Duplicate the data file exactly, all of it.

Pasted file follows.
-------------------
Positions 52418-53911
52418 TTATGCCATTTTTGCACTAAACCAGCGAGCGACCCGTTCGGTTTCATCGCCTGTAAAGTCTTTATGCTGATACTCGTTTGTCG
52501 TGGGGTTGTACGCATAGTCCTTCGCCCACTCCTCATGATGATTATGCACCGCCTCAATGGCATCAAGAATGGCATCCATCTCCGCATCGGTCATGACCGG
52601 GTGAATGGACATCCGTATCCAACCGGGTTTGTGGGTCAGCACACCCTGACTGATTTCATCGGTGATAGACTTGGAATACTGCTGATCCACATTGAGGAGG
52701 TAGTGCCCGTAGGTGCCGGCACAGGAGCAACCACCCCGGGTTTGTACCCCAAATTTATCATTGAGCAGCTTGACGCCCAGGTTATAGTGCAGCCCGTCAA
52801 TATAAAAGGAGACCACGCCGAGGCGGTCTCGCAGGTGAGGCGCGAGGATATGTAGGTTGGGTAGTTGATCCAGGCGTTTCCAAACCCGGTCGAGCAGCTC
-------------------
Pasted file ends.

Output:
Positions 52418-53911
52418 TTATGCCATTTTTGCACTAAACCAGCGAGCGACCCGTTCGGTTTCATCGCCTGTAAAGTCTTTATGCTGATACTCGTTTGTCG
52501 TGGGGTTGTACGCATAGTCCTTCGCCCACTCCTCATGATGATTATGCACCGCCTCAATGGCATCAAGAATGGCATCCATCTCCGCATCGGTCATGACCGG
52601 GTGAATGGACATCCGTATCCAACCGGGTTTGTGGGTCAGCACACCCTGACTGATTTCATCGGTGATAGACTTGGAATACTGCTGATCCACATTGAGGAGG
52701 TAGTGCCCGTAGGTGCCGGCACAGGAGCAACCACCCCGGGTTTGTACCCCAAATTTATCATTGAGCAGCTTGACGCCCAGGTTATAGTGCAGCCCGTCAA
52801 TATAAAAGGAGACCACGCCGAGGCGGTCTCGCAGGTGAGGCGCGAGGATATGTAGGTTGGGTAGTTGATCCAGGCGTTTCCAAACCCGGTCGAGCAGCTC